Alan Gowell, a town assessor, apologized for the delay in delivering the property tax report, a delay which judging from their laughter, had not hit voters hard. He added that while figures were yet to be finalized, those with inland property could expect no significant changes, while in town house value would increase slightly and seafront property considerably. Overall he estimated a drop of around 20 cent on the fiscal year 2007 tax rate of $2.85 for every thousand dollars of property value.
If voters were deflated by Mr. Condon and Mr. Johnson’s reports they did not let it affect their spending choices on a night which drew a single no vote on a single article from an unidentified voter.
A request for $26,000 to rent two portable toilets at South Beach drew one of the only frugally-minded comments from the crowd. Voter Susan Sellers asked why Edgartown didn’t buy portable toilet facilities instead of renting. Town administrator Pamela Dolby agreed that the idea was a good one and that the town would look into it.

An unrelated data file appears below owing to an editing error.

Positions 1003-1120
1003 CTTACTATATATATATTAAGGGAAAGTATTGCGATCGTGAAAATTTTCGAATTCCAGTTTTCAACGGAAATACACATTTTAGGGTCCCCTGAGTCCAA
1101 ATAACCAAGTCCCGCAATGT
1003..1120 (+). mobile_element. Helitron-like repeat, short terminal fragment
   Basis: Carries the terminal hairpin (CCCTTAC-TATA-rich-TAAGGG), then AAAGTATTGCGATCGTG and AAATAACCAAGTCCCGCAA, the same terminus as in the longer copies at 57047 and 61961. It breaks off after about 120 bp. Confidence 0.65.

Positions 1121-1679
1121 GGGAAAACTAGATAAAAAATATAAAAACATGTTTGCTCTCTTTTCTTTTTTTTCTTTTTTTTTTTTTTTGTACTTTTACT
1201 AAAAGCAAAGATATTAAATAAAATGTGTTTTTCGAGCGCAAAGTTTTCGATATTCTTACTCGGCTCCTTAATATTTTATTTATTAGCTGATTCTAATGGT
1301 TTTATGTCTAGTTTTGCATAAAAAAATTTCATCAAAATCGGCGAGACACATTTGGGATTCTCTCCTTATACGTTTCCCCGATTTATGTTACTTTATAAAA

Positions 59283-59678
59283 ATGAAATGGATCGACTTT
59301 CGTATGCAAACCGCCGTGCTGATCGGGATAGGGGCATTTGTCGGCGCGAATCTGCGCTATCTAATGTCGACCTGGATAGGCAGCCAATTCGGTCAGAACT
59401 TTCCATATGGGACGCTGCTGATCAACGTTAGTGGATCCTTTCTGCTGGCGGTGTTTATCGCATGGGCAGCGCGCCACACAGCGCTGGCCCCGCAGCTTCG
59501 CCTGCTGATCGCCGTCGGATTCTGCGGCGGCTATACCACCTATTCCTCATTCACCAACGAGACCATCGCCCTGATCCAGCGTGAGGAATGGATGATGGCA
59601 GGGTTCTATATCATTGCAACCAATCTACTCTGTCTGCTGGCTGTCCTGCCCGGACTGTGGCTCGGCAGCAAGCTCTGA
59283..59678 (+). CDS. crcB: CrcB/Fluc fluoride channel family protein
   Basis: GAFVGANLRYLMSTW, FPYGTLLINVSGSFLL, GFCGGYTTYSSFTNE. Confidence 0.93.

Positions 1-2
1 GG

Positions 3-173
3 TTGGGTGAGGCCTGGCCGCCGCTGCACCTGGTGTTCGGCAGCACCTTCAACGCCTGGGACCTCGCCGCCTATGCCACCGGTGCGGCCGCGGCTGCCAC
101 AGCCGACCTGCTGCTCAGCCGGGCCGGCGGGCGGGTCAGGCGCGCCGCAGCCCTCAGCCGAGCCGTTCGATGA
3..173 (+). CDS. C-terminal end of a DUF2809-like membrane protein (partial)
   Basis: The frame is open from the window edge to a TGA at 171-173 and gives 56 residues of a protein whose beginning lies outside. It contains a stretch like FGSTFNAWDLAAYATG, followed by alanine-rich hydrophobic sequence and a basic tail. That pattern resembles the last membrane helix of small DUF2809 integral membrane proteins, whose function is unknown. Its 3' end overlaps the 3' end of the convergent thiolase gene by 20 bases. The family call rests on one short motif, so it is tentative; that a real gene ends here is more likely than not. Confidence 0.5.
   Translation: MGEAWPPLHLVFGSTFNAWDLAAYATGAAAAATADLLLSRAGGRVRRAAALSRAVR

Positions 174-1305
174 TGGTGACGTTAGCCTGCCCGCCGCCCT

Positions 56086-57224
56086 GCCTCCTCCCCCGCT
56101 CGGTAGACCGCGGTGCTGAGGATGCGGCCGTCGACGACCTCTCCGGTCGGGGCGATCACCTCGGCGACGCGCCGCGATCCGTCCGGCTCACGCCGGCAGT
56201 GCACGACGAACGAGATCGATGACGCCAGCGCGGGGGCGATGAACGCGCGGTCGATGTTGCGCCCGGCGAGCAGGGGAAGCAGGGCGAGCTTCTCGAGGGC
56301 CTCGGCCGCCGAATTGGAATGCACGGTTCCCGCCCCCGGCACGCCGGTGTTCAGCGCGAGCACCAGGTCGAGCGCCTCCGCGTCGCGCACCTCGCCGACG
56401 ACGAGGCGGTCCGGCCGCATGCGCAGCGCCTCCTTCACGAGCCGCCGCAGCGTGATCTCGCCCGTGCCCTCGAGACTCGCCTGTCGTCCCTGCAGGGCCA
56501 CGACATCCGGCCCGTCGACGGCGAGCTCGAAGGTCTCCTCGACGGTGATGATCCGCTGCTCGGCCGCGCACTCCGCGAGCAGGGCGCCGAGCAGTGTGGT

Robert Fynbo, a first time candidate for selectman, proposed an amendment to an article which introduced a bylaw formally outlawing the abuse of drugs by municipal employees, arguing that language in the bill should be clearer. Perhaps indulging in a light display of politicking, he pointedly added that he did not want a repeat of a recent shellfish committee hearing. In February the selectmen went against a shellfish committee recommendation to suspend a license, when a fisherman over his scallop quota. “We want to avoid something like this appearing in the paper again,” he said.
The amendment went to a standing vote, but was rejected 107 to 89.
Mr. Norton guided voters through the warrant’s middle section at a brisk pace, accompanied only by the click of knitting needles worked by several multi-tasking voters, the occasional cell phone ring, and steady chants of “aye.”